Cheffins sales always seem to attract an interesting mix of tractors, boasting both value and legacy, and the auction planned for the latter part of October, in Cambridgeshire, is no exception.
With the continuing interest in Fords of a certain era, whether they be original factory models or four-wheel-drive conversions, there is little surprise in seeing them being busily traded.
Yet there is life beyond the big blue and a handful of other lots are of equal interest historically, if not financially.
The quality of style
One attribute of tractors that rarely gets mentioned, or attracts a premium in the ring, is the styling. Perhaps it’s because appreciation of the lines is considered a little less than macho in a testosterone-fuelled world.
Tractor manufacturers know otherwise though, and over the years, have spent a good deal of time and effort getting their products to look right, a part of the design process which is more important that ever.
According to the latest census, over a third of farmers in the US are women, and women tend to be more aware of design and colours.
This fact won’t be lost on on manufacturers, which may well account for the more rounded lines of tractors today.
Where it all started
One company which led the way in introducing industrial design to tractor manufacturing was John Deere.
Back in 1937, it invited the famed designer, Henry Dreyfuss, to cast his magic over its B series tractors.
The resulting art deco style was a winner and was extended to other models, including the L series.
In 1942 the LI, or industrial version, was introduced, one of which is offered here in what looks like original condition.
The coming of the space age
The world was given over to the cold war and space race during the 60s and the fashion was all about streamlining and jet packs.
Ford was not oblivious to this and the six-cylinder 6000 Commander model (built from 1965-67) reflects the appeal of intergalactic warfare.
This was the tractor that had already bagged the ‘6000’ moniker for the American market.
This is why there was no Ford 6000 in the new European tractor range of the time. Instead, the company jumped straight from the 5000 to the 7000 in 1971.
A pastoral vision
By the late 1970’s Leyland tractors had been sucked into the great British motor industry monolith, and investment decisions were no longer its own to make.
Yet, management knew the range needed modernising, so in 1980, it launched a new look with many mechanical upgrades as well as a completely new livery.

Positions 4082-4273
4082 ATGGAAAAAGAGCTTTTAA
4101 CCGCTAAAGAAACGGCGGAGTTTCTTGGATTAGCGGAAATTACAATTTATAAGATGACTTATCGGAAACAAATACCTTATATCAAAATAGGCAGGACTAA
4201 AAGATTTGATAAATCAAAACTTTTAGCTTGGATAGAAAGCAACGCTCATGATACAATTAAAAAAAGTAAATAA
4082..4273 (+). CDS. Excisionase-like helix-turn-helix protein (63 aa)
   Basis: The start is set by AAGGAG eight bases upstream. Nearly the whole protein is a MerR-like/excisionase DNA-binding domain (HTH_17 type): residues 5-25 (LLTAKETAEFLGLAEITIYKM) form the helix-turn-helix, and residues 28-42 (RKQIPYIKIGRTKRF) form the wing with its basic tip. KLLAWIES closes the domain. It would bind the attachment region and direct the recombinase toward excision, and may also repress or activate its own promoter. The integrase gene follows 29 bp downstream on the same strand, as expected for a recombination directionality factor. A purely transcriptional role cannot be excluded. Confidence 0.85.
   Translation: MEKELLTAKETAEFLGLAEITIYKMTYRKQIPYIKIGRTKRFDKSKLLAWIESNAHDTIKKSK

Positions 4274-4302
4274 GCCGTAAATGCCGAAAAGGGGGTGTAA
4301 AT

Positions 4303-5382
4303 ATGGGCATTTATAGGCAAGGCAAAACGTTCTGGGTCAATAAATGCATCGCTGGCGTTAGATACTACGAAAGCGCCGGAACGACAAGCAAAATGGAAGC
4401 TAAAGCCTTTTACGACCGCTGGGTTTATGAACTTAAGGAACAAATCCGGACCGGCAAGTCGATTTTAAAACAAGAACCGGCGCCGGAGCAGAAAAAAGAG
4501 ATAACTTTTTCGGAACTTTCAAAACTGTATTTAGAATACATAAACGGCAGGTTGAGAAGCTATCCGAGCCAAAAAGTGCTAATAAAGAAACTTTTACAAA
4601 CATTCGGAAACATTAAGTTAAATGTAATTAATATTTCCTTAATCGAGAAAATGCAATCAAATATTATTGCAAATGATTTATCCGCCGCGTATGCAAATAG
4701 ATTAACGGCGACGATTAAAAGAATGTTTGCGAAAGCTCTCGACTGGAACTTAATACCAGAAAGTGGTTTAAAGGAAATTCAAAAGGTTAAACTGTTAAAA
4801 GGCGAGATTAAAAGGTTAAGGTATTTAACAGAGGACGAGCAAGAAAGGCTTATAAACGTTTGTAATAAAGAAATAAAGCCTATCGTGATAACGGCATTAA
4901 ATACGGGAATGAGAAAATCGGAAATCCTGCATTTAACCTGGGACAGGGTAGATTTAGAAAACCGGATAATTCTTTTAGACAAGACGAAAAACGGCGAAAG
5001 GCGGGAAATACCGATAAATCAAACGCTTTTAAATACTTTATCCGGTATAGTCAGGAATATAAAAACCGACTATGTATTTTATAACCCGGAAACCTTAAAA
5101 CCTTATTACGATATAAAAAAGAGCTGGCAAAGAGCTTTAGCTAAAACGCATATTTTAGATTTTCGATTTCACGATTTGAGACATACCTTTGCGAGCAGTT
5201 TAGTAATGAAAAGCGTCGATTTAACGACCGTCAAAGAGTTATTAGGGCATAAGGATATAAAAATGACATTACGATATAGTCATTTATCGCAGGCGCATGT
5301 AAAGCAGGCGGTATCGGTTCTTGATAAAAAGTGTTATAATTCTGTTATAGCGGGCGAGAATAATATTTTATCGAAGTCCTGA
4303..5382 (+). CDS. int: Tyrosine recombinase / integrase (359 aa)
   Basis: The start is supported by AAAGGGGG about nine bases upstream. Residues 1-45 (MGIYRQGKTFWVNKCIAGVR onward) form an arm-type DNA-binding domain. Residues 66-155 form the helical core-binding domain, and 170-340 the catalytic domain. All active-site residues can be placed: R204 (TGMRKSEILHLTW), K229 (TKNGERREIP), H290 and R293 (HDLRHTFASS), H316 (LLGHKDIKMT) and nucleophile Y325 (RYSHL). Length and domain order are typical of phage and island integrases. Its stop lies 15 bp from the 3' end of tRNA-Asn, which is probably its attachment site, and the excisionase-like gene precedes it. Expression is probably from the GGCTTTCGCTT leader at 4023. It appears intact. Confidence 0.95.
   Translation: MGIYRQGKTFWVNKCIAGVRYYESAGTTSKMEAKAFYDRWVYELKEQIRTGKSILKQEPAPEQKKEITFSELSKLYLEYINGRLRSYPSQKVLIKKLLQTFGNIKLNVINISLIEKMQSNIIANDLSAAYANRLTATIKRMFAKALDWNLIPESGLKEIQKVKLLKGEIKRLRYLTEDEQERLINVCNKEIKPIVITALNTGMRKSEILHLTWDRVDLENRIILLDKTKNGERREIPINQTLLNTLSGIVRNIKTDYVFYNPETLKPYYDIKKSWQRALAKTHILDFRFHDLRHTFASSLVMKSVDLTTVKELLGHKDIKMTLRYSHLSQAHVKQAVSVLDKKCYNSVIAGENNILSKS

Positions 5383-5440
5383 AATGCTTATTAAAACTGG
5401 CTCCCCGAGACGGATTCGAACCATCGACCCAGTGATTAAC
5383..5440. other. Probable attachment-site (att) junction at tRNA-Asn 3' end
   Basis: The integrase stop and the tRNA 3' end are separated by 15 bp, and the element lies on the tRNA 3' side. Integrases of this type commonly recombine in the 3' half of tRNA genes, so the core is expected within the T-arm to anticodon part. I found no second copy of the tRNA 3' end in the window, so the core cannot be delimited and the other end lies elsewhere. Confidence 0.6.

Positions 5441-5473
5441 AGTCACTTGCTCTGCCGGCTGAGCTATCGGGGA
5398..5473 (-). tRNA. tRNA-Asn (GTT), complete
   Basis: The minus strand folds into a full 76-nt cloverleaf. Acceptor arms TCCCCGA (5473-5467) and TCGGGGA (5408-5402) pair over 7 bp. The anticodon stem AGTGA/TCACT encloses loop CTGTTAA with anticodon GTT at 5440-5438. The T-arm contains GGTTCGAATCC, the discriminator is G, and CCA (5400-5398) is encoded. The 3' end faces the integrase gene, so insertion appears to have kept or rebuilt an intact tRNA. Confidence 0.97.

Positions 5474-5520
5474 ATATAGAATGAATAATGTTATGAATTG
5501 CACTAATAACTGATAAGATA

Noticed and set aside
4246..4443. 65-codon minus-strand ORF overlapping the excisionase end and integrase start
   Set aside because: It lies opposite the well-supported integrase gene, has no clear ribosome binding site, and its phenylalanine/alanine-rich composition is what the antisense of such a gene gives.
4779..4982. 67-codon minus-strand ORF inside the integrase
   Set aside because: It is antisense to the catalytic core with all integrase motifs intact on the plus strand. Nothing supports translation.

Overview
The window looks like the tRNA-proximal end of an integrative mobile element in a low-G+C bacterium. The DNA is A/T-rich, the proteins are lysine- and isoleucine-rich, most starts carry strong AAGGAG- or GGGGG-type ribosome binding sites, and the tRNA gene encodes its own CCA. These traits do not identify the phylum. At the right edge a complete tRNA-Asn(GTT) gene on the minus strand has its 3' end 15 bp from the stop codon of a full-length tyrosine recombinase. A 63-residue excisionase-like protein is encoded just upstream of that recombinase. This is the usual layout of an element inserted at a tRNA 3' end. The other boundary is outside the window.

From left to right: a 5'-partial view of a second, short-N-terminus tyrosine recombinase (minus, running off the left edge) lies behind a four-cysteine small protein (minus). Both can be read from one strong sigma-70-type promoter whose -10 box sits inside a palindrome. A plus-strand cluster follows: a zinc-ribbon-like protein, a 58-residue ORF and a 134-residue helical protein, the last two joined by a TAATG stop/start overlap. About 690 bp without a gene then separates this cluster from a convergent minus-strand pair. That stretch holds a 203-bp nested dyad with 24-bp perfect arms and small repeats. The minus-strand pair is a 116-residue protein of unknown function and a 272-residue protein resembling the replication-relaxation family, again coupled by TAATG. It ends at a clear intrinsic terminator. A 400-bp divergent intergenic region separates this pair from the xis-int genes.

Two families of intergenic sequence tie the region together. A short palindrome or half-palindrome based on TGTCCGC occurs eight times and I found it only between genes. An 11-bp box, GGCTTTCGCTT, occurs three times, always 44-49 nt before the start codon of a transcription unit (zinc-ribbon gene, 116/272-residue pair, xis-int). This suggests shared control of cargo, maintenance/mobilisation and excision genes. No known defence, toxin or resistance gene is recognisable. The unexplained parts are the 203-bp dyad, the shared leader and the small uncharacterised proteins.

Two years later the company was acquired by Charles Nickerson, owner of Marshall tractors based in Gainsborough, Lincolnshire.
With the less angular Sekura cab and a colour scheme of ‘golden harvest’ and black, the machines looked modern and capable, and most definitely not American.
The Land Rover legacy
Styling was not the foremost concern when Maurice Wilks, of the Rover Car Company, sat down and began to draw up plans for a farm utility vehicle that would be part personal transport and part tractor.
The distinctive look of the vehicle that finally emerged was due to the post-war shortage of steel. However, aluminium from bombers was in plentiful supply at the time, a material that is difficult to shape, so only flat panels and slight curves were possible.
Although the style was born of necessity rather than artistic intent, it worked brilliantly, and this legacy remained with the vehicle up to the latest Defender series.
The Land Rover went on to to become a legend in its own lifetime. Cheffins has a short wheel base example complete with its original engine.
Bringing the tractor to the farm
If the Land Rover introduced the British farmer to the utility vehicle, then it was the Overtime that was instrumental in helping displace the horse on British farms.
Purchased in large numbers by the War Office during WWI, it was put to work throughout Britain and Ireland in a bid to maintain food production as German U-boats decimated the merchant fleet.
It has two further claims to fame. The first is that it was one of the machines that motivated Harry Ferguson to develop the three-point linkage.
The second is that the manufacturer, over at a town called Waterloo, Iowa, was purchased by John Deere in 1918, marking the beginning of their association with tractors.
This will be the fourth Cheffins’ collective sale of 2021 at its sale ground in Sutton, near Ely in the UK, on Saturday, October 23. The auction is anticipated to raise from £800,000 to £1,000,000 from the 1,500 lots on offer.